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Are We Subsidizing Corporate Profits with Tax Dollars by Allowing Them to Pay a Non-Livable Minimum Wage?

Posted by on Oct. 19, 2013 at 10:51 PM
  • 175 Replies

Why U.S. Taxpayers Pay $7 Billion A Year To Help Fast-Food Workers

New York City Council speaker and then-mayoral candidate Christine Quinn speaks at a fast-food workers' protest outside a McDonald's in New York in August. A nationwide movement is calling for raising the minimum hourly wage for fast-food workers to $15.

New York City Council speaker and then-mayoral candidate Christine Quinn speaks at a fast-food workers' protest outside a McDonald's in New York in August. A nationwide movement is calling for raising the minimum hourly wage for fast-food workers to $15.

Richard Drew/AP

If you hit the drive-through, chances are that the cashier who rings you up or the cook who prepared your food relies on public assistance to make ends meet.

A new analysis finds that 52 percent of fast-food workers are enrolled in, or have their families enrolled in, one or more public assistance programs such as SNAP (food stamps) Medicaid or the Children's Health Insurance Program (CHIP).

That's right: With a median wage of $8.69 per hour for front-line fast-food jobs — cooks, cashiers and crew — workers are taking home a paycheck, but it's not enough to cover the basics, according to the authors of "."

"The taxpayer costs we discovered were staggering," says co-author Ken Jacobs of the Center for Labor Research and Education at the University of California, Berkeley.

"The combination of low wages, meager benefits and often part-time hours means that many of the families of fast-food workers have to rely on taxpayer-funded safety net programs to make ends meet," Jacobs told me by phone.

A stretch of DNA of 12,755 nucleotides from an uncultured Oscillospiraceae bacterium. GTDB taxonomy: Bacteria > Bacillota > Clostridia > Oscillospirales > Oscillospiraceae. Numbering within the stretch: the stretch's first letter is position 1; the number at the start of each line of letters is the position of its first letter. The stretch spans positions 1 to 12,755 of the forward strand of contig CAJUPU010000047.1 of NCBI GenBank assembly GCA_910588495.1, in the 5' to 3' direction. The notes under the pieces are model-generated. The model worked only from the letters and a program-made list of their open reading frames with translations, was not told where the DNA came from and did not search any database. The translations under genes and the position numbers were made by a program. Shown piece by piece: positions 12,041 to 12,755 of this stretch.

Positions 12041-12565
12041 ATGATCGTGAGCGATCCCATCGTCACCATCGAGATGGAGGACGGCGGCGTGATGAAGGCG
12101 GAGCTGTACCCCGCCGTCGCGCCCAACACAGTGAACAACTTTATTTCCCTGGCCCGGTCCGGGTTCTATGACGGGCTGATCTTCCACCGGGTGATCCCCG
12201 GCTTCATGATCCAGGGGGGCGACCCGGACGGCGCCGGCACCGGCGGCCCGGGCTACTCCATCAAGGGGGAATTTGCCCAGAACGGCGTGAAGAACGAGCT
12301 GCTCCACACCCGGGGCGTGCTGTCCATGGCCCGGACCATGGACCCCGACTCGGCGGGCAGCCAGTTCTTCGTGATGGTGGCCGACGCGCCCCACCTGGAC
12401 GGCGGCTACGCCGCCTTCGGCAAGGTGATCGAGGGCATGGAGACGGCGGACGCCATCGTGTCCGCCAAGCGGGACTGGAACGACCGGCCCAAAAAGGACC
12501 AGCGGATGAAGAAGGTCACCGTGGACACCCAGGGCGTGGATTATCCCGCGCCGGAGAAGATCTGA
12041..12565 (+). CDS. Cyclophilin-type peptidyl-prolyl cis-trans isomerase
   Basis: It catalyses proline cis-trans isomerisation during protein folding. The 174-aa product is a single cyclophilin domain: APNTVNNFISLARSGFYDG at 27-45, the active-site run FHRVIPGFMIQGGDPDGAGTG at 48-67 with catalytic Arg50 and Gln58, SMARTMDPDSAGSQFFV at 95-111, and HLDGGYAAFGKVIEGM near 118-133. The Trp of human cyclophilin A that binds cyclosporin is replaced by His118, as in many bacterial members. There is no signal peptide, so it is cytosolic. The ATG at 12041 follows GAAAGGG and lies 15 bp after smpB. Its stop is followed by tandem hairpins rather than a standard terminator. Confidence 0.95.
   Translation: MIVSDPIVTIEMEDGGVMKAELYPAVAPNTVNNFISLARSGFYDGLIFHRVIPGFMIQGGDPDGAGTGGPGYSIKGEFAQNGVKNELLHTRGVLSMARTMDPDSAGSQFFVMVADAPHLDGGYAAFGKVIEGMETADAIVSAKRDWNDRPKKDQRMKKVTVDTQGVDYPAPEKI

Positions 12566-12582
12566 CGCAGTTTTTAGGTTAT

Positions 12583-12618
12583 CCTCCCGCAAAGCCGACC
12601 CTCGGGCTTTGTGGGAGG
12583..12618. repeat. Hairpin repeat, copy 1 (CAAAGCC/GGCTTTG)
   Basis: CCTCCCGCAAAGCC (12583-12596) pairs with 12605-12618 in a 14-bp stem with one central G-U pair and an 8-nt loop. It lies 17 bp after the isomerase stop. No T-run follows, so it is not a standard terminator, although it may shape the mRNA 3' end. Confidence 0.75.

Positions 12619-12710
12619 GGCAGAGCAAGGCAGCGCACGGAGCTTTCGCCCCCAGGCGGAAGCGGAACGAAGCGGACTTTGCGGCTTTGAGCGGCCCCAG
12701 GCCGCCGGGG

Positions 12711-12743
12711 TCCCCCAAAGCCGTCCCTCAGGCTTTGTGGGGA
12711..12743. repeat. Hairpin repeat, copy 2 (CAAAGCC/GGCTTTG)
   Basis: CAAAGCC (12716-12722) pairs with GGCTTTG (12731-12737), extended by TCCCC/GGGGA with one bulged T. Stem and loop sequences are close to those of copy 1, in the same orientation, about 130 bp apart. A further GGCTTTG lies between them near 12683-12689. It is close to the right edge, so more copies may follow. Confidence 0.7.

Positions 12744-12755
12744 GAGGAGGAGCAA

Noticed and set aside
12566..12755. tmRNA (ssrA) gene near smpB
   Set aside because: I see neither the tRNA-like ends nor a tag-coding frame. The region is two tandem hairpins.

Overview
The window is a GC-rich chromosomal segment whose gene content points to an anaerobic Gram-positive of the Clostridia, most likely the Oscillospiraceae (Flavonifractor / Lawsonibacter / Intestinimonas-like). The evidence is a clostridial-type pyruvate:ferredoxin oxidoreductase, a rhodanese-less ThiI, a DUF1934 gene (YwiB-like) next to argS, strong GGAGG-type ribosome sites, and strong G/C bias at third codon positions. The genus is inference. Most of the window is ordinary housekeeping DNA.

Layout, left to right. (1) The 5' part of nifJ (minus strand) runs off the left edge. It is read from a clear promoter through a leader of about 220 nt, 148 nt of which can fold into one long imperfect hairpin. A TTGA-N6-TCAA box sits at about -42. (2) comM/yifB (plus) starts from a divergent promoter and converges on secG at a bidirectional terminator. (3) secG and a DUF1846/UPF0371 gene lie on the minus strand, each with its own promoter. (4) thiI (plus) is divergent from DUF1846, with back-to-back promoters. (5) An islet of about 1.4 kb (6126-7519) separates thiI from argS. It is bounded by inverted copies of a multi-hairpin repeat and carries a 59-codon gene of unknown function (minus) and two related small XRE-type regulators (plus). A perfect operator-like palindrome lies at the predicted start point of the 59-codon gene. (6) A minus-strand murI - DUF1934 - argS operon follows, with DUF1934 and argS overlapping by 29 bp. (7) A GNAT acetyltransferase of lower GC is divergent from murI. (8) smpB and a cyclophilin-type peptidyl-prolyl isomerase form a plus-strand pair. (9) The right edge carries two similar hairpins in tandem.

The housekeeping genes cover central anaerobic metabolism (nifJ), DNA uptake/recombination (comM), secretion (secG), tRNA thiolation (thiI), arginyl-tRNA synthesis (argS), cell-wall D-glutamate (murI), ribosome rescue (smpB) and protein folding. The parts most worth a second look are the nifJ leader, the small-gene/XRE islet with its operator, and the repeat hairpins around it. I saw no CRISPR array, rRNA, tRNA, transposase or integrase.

The report finds that the fast-food industry's low wages, combined with part-time hours and lack of health care benefits, creates demand for public assistance including $3.9 billion per year in Medicaid and Children's Health Insurance Program (CHIP) benefits. Add on another billion for the Supplemental Nutrition Assistance Program (SNAP), formerly known as food stamp assistance. Earned Income Tax Credit payments (a subsidy to low-wage workers) amount to about $1.95 billion per year.

Contrary to the assumption that the typical fast-food worker is a teenager living with his or her parents, the report finds that the vast majority of front-line fast-food workers are adults who are supporting themselves — "and 68 percent are the main wage earners in their families," of the University of Illinois at Urbana-Champaign, a co-author of the paper, says in a about the study.

He says about a quarter of those working these jobs in fast-food restaurants are parents supporting children at home.

The report was funded by , a group campaigning for higher wages.

The analysis comes as a campaign for $15 per hour wages has garnered significant attention around the country. Over the past year, workers in cities nationwide have temporarily walked off their jobs to protest low wages.

But some more conservative-leaning economists say raising wages would do nothing to curtail the taxpayer spending on public assistance programs.

"I don't think raising the minimum wage to $15 an hour would solve that problem," , a resident scholar at the American Enterprise Institute, told me during a phone interview. He describes himself as a center-right economist.

Strain says raising wages to that level would have unintended consequences: Namely, fast-food companies would slow down their hiring. And this would lead to more workers looking for jobs — and potentially needing to rely on more public assistance.

Strain says the $7 billion taxpayer bill is not necessarily problematic.

"I think the system seems to be working the way it is — not that it's working perfectly," he says, adding, "In general, the government is making sure these people's basic needs are met, which is an appropriate role of government."

At the same time, Strain argues, fast-food businesses are paying their workers wages that they judge to be equal to the value these workers are adding to the production process.

"If we were to raise the minimum wage to $15 an hour, I think most economists, including me, would argue that that would result in a lot fewer workers," since fast-food companies would slow down on hiring.

Ken Jacobs disagrees.

"I think there's very good evidence on what's happened when wages have been improved for low-wage and fast-food workers," Jacobs says.

He points to a fast-food company, , as an example of an employer that pays higher-than-average wages, yet is still profitable.